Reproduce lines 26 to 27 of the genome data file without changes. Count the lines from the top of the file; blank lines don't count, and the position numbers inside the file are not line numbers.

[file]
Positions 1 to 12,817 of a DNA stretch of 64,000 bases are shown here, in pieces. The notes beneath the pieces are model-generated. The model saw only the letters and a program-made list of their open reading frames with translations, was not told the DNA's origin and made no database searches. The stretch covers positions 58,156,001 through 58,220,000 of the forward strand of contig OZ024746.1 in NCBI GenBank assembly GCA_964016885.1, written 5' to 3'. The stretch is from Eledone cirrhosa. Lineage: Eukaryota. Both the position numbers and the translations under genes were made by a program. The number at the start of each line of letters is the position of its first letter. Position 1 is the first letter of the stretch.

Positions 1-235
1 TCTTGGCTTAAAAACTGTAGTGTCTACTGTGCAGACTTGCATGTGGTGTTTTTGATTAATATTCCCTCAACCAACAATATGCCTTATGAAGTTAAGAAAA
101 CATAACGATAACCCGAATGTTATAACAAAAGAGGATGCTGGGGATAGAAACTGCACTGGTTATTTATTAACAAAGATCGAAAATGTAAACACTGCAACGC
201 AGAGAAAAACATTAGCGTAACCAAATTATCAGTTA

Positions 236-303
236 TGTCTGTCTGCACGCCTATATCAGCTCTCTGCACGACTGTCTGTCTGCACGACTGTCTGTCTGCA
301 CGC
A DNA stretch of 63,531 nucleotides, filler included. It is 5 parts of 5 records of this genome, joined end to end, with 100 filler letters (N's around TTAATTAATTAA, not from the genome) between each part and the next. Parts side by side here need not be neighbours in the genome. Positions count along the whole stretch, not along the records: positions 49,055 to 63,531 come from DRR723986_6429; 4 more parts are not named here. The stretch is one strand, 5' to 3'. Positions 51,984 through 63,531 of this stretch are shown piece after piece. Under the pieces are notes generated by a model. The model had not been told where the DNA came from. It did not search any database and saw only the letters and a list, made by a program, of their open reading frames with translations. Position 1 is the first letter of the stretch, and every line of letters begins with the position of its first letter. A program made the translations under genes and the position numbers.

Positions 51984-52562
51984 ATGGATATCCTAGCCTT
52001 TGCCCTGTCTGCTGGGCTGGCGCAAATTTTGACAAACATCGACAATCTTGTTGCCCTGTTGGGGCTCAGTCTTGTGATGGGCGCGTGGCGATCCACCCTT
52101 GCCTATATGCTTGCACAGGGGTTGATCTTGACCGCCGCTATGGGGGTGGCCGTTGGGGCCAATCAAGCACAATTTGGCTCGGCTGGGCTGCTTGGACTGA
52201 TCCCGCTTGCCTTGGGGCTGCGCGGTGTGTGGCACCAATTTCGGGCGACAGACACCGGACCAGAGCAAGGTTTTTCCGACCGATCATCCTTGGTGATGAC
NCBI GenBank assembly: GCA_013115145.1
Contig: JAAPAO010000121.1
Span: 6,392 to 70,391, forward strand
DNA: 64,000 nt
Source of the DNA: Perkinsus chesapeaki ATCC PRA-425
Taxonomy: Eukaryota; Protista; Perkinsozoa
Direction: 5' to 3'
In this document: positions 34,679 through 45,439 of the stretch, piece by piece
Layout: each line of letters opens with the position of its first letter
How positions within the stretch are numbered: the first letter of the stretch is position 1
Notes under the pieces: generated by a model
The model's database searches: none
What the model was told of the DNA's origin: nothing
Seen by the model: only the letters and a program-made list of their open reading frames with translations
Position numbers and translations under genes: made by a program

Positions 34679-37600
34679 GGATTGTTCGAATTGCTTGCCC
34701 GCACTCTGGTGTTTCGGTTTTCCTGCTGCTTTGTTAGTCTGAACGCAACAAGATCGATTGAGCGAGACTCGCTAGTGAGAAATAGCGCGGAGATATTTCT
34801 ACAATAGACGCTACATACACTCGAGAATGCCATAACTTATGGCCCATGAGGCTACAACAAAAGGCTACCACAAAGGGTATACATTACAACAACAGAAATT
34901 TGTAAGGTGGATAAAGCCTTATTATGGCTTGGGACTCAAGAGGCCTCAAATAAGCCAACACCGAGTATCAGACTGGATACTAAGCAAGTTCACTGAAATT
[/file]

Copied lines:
The model's database searches: none
What the model was told of the DNA's origin: nothing